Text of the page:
Monday, November 26, 2007

Like Little Fish in a Can

If anyone is curious about the title. It is in reference to sardines in a can, but with a Bangladeshi flavour. That not yet acquired taste, the flavour of little fish. And where is like little fish in a can? The Bihari camp.

I will begin by briefly describing the situation of the Biharis in Bangladesh. During the Liberation War of 1971, the Bihari ethnic group, Muslims from India, considered themselves to be Pakistani and therefore supported the Pakistani army in the atrocities they committed in Bangladesh during the war. But following the war, Pakistan conveniently decided that an influx of Biharis into West Pakistan would destabilize the country and they would not accept the Bihari refugees. So, refugee camps were established in Bangladesh where these "Pakistanis" could live. Now 35 years later, these Biharis are still here in Bangladesh.

Where do I belong? The Biharis are not citizens of any country. They cannot vote or obtain a passport from either Pakistan or Bangladesh, and they live in the same camps established over thirty years ago. This creates a population implosion. When over 300 families (often of 8-10 members) live in a tiny, walled community. The Mymensingh Bihari camp has 13 latrines for 300 families, often these latrines are backed up and unhygienic. There is one clean water pump for the camp, and three hundred families line up everyday to get water. There are no schools, no greenery, no place for children to play, and no place to call your own. Families dwell in single rooms, often holes exist where the corrugated iron of the roof does not meet properly creating waterfalls when the rains come. The streets, alleyways in fact, are not wide enough for two people to walk past each other, and people's doors open one into the other.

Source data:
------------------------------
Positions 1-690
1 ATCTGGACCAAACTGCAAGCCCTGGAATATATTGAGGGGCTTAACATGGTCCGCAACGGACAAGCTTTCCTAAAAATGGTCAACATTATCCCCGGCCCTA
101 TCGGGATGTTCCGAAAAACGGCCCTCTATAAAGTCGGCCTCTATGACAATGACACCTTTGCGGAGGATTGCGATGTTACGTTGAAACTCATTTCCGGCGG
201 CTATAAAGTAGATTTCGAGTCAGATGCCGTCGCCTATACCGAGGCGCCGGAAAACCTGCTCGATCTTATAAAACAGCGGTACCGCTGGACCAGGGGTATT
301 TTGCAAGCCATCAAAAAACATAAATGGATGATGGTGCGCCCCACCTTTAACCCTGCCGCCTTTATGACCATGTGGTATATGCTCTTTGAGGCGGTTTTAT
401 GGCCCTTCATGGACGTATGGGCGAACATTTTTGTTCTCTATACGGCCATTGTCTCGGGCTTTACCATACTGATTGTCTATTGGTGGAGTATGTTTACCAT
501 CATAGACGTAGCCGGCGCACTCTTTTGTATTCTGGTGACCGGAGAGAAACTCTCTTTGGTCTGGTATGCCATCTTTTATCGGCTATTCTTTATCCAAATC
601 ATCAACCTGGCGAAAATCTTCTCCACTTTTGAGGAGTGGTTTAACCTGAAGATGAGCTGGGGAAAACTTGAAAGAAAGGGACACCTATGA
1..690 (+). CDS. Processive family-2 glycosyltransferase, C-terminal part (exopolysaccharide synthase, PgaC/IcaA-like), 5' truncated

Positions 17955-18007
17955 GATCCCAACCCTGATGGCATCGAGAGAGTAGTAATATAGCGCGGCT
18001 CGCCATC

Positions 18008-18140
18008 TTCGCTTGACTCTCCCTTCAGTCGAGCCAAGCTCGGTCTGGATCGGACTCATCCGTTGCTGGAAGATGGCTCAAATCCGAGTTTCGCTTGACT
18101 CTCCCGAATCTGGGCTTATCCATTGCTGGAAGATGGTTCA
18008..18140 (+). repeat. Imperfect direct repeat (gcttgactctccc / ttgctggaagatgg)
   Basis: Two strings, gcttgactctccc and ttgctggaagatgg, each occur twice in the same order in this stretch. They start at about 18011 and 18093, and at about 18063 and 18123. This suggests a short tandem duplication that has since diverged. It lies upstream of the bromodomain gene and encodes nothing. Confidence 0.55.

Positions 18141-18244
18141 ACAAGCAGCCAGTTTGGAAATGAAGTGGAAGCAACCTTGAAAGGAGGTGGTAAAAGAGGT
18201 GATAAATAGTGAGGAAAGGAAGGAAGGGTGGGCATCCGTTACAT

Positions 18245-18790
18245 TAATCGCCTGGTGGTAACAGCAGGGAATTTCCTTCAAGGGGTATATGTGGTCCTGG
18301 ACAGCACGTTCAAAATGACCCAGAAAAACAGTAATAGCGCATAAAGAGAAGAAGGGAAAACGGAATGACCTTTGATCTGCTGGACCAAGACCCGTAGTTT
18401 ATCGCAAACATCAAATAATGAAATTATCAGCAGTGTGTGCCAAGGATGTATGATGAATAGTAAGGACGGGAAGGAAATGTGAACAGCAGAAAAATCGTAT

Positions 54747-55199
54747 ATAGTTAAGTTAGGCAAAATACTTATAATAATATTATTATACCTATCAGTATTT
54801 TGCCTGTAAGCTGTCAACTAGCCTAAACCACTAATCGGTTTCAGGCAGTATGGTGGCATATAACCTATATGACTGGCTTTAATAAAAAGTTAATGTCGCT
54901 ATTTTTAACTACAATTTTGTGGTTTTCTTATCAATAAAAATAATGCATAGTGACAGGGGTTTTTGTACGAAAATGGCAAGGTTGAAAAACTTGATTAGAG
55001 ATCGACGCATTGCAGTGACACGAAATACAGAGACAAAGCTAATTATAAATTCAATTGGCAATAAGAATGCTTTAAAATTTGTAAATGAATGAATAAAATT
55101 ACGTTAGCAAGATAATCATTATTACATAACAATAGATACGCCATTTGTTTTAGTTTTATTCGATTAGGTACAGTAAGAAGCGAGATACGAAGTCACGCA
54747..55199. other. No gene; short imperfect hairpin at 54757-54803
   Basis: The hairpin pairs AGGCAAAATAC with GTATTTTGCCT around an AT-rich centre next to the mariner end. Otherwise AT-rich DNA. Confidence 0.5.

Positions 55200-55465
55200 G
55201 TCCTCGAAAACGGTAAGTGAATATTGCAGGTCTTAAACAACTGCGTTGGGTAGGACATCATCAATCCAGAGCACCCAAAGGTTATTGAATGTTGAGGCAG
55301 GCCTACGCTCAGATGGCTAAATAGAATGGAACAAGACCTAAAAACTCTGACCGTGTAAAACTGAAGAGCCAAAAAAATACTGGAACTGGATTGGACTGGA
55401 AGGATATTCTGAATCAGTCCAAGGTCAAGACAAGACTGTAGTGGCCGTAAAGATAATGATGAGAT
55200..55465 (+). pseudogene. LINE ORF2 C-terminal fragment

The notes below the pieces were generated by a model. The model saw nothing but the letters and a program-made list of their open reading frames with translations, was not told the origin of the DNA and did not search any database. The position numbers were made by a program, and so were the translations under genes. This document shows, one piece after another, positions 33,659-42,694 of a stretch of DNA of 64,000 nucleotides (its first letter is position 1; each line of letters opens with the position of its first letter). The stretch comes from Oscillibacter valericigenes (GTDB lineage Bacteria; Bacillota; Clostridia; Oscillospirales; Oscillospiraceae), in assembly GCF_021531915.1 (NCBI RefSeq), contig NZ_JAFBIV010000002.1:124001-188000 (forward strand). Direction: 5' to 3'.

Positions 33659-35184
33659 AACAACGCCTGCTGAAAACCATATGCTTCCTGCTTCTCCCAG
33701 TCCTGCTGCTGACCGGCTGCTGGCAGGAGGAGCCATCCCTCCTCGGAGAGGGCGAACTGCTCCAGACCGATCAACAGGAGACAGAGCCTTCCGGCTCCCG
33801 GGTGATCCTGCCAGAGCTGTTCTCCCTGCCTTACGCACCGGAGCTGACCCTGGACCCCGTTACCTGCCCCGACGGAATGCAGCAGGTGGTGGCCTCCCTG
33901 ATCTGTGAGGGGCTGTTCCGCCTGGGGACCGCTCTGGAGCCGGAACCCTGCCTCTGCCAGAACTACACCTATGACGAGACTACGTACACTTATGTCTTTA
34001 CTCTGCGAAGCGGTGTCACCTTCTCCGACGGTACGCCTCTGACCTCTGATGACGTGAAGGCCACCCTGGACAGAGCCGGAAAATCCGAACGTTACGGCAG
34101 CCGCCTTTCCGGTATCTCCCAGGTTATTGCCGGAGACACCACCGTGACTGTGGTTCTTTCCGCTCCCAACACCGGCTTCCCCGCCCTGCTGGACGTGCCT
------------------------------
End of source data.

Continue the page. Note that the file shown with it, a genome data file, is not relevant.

It is in the midst of these cramped quarters that you will find 12 youth, all in high school or first year college, who are interested in learning about peace. What can they do about the constant quarrelling at the water pump, or the screaming outside the latrines? How can they improve their situations, both in the camp and in the larger society? Questions they ask, answers we hope to discover. This is one of my most exciting pieces of the Peace program. The opportunity to work with these youth, who are there to learn, to add a little healing salt and give some new flavour to their can of problems. In this small place, there is hope for change and the idea of future possibilities excites and inspires me.

Be the Peace in the World.

1 comment:

Kate, Laura and Dave said...

One at a time at a time.

Good stuff you are doing there.